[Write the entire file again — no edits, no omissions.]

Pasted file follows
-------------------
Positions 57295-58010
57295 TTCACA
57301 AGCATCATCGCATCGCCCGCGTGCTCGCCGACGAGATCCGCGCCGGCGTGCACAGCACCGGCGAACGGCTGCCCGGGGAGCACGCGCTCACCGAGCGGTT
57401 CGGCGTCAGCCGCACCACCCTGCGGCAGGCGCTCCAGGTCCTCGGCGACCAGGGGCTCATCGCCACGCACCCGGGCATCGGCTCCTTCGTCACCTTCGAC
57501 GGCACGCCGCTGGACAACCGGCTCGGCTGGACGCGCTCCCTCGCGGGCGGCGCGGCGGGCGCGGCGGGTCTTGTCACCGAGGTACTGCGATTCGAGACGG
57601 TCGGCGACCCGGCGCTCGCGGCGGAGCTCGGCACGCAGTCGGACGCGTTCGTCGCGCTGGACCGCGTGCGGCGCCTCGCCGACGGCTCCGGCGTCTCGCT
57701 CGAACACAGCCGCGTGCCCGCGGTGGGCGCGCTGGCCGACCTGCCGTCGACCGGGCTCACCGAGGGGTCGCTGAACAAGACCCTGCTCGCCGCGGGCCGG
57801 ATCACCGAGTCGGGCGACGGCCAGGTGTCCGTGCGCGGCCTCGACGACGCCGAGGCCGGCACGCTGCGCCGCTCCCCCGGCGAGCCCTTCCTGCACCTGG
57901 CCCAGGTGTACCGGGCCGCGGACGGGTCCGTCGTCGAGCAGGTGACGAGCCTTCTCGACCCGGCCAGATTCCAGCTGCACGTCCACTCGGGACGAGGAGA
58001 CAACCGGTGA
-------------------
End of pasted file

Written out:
Positions 57295-58010
57295 TTCACA
57301 AGCATCATCGCATCGCCCGCGTGCTCGCCGACGAGATCCGCGCCGGCGTGCACAGCACCGGCGAACGGCTGCCCGGGGAGCACGCGCTCACCGAGCGGTT
57401 CGGCGTCAGCCGCACCACCCTGCGGCAGGCGCTCCAGGTCCTCGGCGACCAGGGGCTCATCGCCACGCACCCGGGCATCGGCTCCTTCGTCACCTTCGAC
57501 GGCACGCCGCTGGACAACCGGCTCGGCTGGACGCGCTCCCTCGCGGGCGGCGCGGCGGGCGCGGCGGGTCTTGTCACCGAGGTACTGCGATTCGAGACGG
57601 TCGGCGACCCGGCGCTCGCGGCGGAGCTCGGCACGCAGTCGGACGCGTTCGTCGCGCTGGACCGCGTGCGGCGCCTCGCCGACGGCTCCGGCGTCTCGCT
57701 CGAACACAGCCGCGTGCCCGCGGTGGGCGCGCTGGCCGACCTGCCGTCGACCGGGCTCACCGAGGGGTCGCTGAACAAGACCCTGCTCGCCGCGGGCCGG
57801 ATCACCGAGTCGGGCGACGGCCAGGTGTCCGTGCGCGGCCTCGACGACGCCGAGGCCGGCACGCTGCGCCGCTCCCCCGGCGAGCCCTTCCTGCACCTGG
57901 CCCAGGTGTACCGGGCCGCGGACGGGTCCGTCGTCGAGCAGGTGACGAGCCTTCTCGACCCGGCCAGATTCCAGCTGCACGTCCACTCGGGACGAGGAGA
58001 CAACCGGTGA